But many of these kids are plugged into something else. It’s not just that San Francisco’s designers and programers are into technology; they’re also obsessed with retro, nostalgia, veganism, localism, camp, and low-fi photography made on HD cameras. I think there is something about this brand of urban localism (as pretentious as it can be) that’s forging an interesting connection between the DIY movement and the tech movement. It took me awhile to link my interest in media ecology with what was happening in cafés in the Mission district, but then it finally hit me — these kids are in the business of making things. I didn’t see it as such because where I see colored lines of code on a computer screen, these techies see objects and things; real entities about to be unleashed in the world.
To be sure, most of these new things are probably irrelevant pieces of cultural detritus, more junk polluting the mental atmosphere; but some of these creations will go on to implicate themselves in everything from national revolutions to philosophy movements. Ian Bogost’s programming background and his new book Alien Phenomenology: Or What It’s Like to be a Thing makes a lot more sense in this context. One commentator has already made the connection with the New Aesthetic:
The New Aesthetic is a visible eruption of the mutual empathy between us and a class of new objects that are native to the 21st century. It consists of visual artifacts we make to help us imagine the inner lives of our digital objects and also of the visual representations produced by our digital objects as a kind of pigeon language between their inaccessible inner lives and ours. It’s the trace of interaction designers, surveillance drones, gesture recognition systems, fashion designers, image compression techniques, artists, CCTV networks, and filmmakers all “wondering about one another without getting confirmation.”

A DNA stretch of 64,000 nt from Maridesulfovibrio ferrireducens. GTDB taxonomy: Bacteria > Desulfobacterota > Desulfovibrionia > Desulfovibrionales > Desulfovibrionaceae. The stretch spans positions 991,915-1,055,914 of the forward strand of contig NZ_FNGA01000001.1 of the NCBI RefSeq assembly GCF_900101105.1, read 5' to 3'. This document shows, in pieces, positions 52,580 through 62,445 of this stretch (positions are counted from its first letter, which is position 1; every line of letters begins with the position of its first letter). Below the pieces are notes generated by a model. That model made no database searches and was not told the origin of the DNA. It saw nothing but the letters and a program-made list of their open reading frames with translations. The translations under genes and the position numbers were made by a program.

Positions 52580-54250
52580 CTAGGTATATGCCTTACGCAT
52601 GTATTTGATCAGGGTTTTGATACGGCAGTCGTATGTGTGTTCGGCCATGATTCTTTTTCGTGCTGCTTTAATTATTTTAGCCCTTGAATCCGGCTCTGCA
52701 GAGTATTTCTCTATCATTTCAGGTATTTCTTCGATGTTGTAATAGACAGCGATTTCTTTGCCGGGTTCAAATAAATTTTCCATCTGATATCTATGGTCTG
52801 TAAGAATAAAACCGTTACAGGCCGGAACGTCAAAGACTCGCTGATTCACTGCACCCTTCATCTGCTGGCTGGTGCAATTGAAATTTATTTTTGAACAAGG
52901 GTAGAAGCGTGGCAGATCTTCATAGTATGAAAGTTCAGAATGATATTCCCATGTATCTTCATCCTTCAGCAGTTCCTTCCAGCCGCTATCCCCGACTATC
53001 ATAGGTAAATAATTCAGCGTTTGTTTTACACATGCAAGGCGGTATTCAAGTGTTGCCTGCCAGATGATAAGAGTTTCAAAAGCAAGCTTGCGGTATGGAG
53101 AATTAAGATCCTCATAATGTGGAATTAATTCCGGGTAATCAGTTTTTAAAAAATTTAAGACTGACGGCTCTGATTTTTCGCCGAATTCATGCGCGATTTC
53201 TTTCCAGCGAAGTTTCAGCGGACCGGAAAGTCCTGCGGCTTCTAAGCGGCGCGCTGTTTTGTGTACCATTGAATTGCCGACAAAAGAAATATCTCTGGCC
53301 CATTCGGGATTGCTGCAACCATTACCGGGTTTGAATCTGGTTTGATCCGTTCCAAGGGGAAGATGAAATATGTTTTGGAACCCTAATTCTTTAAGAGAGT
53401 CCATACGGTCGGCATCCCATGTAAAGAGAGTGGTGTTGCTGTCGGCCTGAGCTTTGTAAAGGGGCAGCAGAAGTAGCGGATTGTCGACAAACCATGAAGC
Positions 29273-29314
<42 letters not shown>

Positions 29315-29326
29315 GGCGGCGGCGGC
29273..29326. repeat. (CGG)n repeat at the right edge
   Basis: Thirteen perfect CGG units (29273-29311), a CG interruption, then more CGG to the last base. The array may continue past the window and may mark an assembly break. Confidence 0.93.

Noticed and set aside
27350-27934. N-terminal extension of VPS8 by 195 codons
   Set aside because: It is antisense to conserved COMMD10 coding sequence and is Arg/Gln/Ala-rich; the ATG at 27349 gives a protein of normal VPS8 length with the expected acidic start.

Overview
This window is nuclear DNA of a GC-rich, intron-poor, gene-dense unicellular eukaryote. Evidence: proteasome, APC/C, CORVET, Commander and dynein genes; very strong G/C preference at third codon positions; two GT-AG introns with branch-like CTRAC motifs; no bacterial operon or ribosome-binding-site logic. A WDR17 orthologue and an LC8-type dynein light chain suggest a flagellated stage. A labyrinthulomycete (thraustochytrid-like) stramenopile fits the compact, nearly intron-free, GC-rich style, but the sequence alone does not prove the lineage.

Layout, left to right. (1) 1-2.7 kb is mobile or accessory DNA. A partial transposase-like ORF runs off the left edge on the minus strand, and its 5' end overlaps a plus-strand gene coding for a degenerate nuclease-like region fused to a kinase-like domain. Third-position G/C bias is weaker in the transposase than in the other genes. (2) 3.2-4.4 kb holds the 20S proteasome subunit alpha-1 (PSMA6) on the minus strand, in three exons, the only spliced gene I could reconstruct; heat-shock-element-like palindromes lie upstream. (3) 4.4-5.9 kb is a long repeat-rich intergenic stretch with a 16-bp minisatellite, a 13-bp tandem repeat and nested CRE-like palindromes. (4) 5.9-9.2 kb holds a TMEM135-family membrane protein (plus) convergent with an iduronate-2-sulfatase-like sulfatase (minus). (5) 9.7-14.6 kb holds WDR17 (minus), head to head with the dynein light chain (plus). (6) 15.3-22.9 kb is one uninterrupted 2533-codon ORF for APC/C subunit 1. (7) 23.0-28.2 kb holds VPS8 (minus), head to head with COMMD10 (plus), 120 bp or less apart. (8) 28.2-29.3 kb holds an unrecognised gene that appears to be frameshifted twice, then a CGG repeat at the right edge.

That last line is a quote from Bogost’s book, an exciting new addition to the OOO canon. Object-Oriented Ontology is, like the New Aesthetic, something substantially rooted in, but certainly not limited to, the internet and I don’t think anyone quite understands what these new mediums are doing to thought just yet. We have no McLuhan of the global theory object. In the end maybe we’re not dealing with a singular movement based in London (it’s hard to suggest what “based in” even means in this context) so much as a postnational attempt to grapple with the new media ecologies we find ourselves, for better or worse, immersed in.
If you crossed Donna Haraway with a software developer building apps for smart phones (what a weird thought!) you might end up with something like THIS. A noteworthy excerpt towards the end of the interview contains this rather insightful commentary on cyborg anthropology:
Can you explain what a cyborg anthropologist is?
Case: You take technology and humanity and you understand how they interact with each other. For a long time, it really didn’t matter if a user interface was easy to use, because it was either for the military or the government and people just dealt with bad user interfaces. But as more and more people used technology, everything has completely changed. And it’s going very quickly. So what a cyborg anthropologist does is looks at the relationships between humans and technology and how it affects us and objectively sees what the heck we’re turning into because we’re this species of human plus machine where we’re symbiotically evolving each other. We choose to buy something and it continues to live and it evolves. Or we choose not to buy something and it goes away. So we’re seeing this species of phone and this species of electronics evolve alongside us and augment our brains. And it’s fascinating to look at. We also have a lot of future shock. You can look away for two years and the whole landscape has changed.
I like the autonomy afforded to different species of technology in the interview even as I continue to struggle with the fact that we have no idea what effects the kinds of beings we are releasing onto the Earth will have.